2015 Best and Worst Business Tax Conditions by State

by King White, on Feb 17, 2015 3:29:01 PM

As companies seek to expand or relocate their operations in the United States, tax conditions can play a major role in the site selection process for employee and capital intensive projects such as headquarters, manufacturing plants, distribution centers, data centers and call centers.The tax burden a company faces in a particular state will impact the ability of a community to be competitive despite any economic incentives offered by economic development organizations that may offset the tax burdens.

Site Selection Group has analyzed the latest tax condition rankings developed by the Tax Foundation to identify the best and worst states to operate. This research evaluated multiple tax conditions including corporate tax, individual income tax, sales tax, unemployment insurance tax and property tax rates for all 50 states. 

Tax conditions evaluated early
Tax conditions are typically evaluated early in the site selection process when site selectors are filtering communities based on critical location factors. This filtering occurs well before any contact has been made with any state. As a result, many states are cut from the candidate pool well before any economic incentives are proposed to the company. A classic example is California, which typically gets eliminated in the first round due to its tax problems.   

Companies prioritize taxes
Different types of projects will be impacted in different ways by the tax burden of a state. For example, a manufacturing plant or data center requiring a significant amount of capital investment may avoid states with excessive property and sales taxes, while an employee intensive operation such as a headquarters or a call center might avoid states with high unemployment insurance tax rates and individual income tax rates. Similarly, ecommerce companies with distribution centers may avoid states with high sales taxes. As a result, it is important to understand what taxes impact which business to determine which states are best for specific project types.

Top 10 states with the best tax conditions
A major factor bringing states to the top of the list is lack of one of the major tax programs.   Property taxes and unemployment insurance taxes are levied in every state while corporate tax, the individual income tax, or the sales tax may not exist in certain states. Wyoming, Nevada and South Dakota have no corporate or individual income tax; Alaska has no individual income or state-level sales tax; Florida has no individual income tax; and New Hampshire and Montana have no sales tax. Based on the overall ranking of tax conditions, the following states have been identified as some of the best states:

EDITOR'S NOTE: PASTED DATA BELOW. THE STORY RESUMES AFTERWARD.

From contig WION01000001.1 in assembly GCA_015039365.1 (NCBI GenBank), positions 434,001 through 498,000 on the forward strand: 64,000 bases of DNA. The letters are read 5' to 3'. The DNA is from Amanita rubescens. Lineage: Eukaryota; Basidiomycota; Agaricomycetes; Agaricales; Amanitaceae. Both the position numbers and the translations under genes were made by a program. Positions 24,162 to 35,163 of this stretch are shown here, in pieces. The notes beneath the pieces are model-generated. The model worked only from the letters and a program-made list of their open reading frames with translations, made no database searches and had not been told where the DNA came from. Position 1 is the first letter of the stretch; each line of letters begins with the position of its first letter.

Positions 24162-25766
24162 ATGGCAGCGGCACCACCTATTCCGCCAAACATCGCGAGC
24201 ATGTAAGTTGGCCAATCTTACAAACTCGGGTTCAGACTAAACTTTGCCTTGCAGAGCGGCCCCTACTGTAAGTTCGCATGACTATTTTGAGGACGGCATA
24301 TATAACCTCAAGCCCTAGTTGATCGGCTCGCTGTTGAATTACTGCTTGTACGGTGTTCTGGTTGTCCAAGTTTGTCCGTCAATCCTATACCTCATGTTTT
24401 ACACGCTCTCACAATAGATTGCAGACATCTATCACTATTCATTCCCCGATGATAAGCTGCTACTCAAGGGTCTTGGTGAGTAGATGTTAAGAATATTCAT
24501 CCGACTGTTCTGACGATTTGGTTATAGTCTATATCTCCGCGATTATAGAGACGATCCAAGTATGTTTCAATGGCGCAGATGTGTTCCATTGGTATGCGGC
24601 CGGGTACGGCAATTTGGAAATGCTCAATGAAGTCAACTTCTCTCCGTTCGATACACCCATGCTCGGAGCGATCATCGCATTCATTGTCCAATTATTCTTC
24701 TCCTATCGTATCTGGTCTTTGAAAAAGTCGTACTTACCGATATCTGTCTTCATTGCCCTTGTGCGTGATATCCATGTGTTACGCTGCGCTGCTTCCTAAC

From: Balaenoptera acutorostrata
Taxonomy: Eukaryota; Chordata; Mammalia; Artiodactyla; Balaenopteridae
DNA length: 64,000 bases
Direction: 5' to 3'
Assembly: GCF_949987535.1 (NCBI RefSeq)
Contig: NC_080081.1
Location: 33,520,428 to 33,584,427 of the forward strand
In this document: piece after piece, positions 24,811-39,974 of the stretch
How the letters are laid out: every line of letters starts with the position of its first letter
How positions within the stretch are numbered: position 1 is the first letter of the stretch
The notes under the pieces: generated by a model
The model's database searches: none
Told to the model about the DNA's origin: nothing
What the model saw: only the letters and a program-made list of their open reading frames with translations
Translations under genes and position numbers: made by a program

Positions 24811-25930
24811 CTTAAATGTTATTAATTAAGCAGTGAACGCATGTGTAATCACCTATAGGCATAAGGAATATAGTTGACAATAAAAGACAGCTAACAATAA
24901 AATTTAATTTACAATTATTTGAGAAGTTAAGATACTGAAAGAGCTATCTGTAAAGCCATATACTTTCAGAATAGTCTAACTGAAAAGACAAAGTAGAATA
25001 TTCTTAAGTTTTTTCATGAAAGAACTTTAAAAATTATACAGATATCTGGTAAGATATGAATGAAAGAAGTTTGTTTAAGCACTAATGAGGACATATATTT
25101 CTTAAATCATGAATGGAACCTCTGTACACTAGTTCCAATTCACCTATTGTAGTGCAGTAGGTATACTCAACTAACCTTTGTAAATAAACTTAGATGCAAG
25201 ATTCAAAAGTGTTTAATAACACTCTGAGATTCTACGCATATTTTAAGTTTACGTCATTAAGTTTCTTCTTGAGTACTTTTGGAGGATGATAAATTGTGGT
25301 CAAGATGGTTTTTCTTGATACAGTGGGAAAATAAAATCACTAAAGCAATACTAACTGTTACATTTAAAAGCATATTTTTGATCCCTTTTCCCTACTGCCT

1.       Wyoming
  2.       South Dakota
  3.       Nevada
  4.       Alaska
  5.       Florida
  6.       Montana
  7.       New Hampshire
  8.       Indiana
  9.       Utah
  10.       Texas


States with the worst tax conditions

The states with the worst rankings suffered from complex, non-neutral taxes with comparatively high rates. Based on the overall ranking of tax conditions, the following states have been identified as some of the worst states:

  1.   Iowa
  2.   Connecticut
  3.   Wisconsin
  4.   Ohio
  5.   Rhode Island
  6.   Vermont
  7.   Minnesota
  8.   California
  9.   New York
  10.   New Jersey

How the rest of the states compared

The following interactive diagram provides a summary of how the rest of the states compared in the study.  (Please move your mouse over each state to see their ranking.)



With many states overhauling their tax structures, it is important to closely monitor the tax climate of each state as there are more changes coming. States like North Carolina jumped from 44th place last year to 16th place this year due to significant tax reform, and it is expected to climb even higher in the rankings as additional tax changes are phased in. As a result, these on-going changes add to the complexity that companies face as they try to identify the optimal location to expand their business.   

Source: Tax Foundation 

Topics:Call CenterDistribution CentersManufacturingEconomic IncentivesEconomic Development



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